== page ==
RHS warns of new Xylella fastidiosa plant disease

The quintessential UK garden, bursting with a wide variety of flowers, fruit and vegetables, could be lost to an unprecedented new disease. First flagged by the Royal Horticultural Society (RHS) in 2018, Xylella fastidiosa has hit the news once again as the UK clamps down on the importation of olive trees.

Xylella fastidiosa – a bacterium which restricts water movement in plants resulting in eventual death – has already caused widespread devastation on the continent and threatens to arrive in the UK through the importation of infected plant material.

Xylella affects more than 350 different plant species with garden favourites such as lavender, hebe, rosemary and flowering cherry at high risk because of their popularity, susceptibility to different strains of the disease and association with outbreaks on the continent.

The RHS point out that the disease is difficult to identify and so there is the added problem that it could advance unnoticed. It is spread by insects including leafhoppers and froghoppers and infected plants will either show no symptoms or exhibit ones which may be confused with other common problems such as drought or frost damage such as leaf scorch, wilt, die-back and plant death.

If the disease does get into the UK, host plants within 100m could be destroyed and there would be restrictions on movement of plants within a 5km radius for five years – obviously causing considerable problems for surrounding nurseries and garden centres.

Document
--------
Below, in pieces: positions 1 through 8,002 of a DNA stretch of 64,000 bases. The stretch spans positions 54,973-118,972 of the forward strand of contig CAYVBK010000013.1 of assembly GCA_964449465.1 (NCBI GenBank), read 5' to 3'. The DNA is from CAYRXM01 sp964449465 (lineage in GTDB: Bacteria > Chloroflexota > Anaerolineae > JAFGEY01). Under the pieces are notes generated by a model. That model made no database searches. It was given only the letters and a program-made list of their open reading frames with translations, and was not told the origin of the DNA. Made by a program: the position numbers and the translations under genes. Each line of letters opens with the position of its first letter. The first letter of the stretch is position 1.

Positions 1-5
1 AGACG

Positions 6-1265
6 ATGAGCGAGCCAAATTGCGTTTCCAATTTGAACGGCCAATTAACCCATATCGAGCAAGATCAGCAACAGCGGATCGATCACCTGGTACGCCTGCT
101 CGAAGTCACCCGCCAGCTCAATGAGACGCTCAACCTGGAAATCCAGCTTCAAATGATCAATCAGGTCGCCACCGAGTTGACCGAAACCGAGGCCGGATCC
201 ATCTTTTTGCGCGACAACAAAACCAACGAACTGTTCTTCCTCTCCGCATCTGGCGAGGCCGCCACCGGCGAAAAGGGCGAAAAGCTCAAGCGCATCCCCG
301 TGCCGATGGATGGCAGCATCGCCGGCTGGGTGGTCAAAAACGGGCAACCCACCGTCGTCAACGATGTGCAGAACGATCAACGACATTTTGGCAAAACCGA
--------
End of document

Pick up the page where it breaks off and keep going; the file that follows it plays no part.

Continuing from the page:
In addition,the UK government is also taking measures to tackle other threats to plants, including import controls on woods which may contain emerald ash borer.

Gardeners and the industry can future proof gardens by purchasing host plants that are UK-sourced and grown – that is propagated from seed in the UK or grown in the UK for a minimum of 12 months.

The RHS has taken several steps over the last few years to mitigate the importation of the disease including:

Holding in isolation all imported semi-mature trees for at least 12 months prior to planting in RHS gardens and RHS shows wherever possible.
Incorporating evaluation of plant health risk into judging criteria for gardens at RHS Shows.
Wherever possible using UK grown and sourced plant material.
Developing a central list of RHS-approved suppliers that meet specified plant health criteria

Gerard Clover, Head of Plant Health at the Royal Horticultural Society, said: “Xylella is a game-changer for gardeners and the horticultural industry and it is vital that we understand its potential impact. Unusually, the disease threatens not just one host but hundreds of different types of garden plants and its impact has been felt dramatically in France, Spain and especially Italy where entire groves of ancient olive trees have been wiped out. The question for the UK is not ‘if’ but ‘when’ the UK will have its first outbreak of Xylella and the industry and public must be prepared for the far-reaching impact of it.”

Tom Attwood, of Cumbria based Abi & Tom’s Garden Plants, points out that sourcing locally from UK based nurseries growing their own stock will help reduce the risk: “The UK has no reported cases of Xylella and by relying on home-grown material ultimately mitigates the risk of an outbreak,” he said.

The Forestry Commission points out that Xylella fastidiosa, ‘affects its host plants by invading their water-conducting systems, moving both upstream and downstream. In so doing, it restricts or blocks the movement of water and nutrients through the plant’. Their website outlines the four known sub-species of the bacterium and its spread. Further information can be found here: https://www.forestry.gov.uk/forestry/beeh-a3vemx

A useful identification chart is available from: https://www.rhs.org.uk/science/pdf/plant-health/IPSN-Poster-Xylella-UK-garden-plants.pdf

DEFRA has also issued plant health guidance for UK for all plant growers, retailers, landscapers, garden designers, importers etc., and can be found by linking here.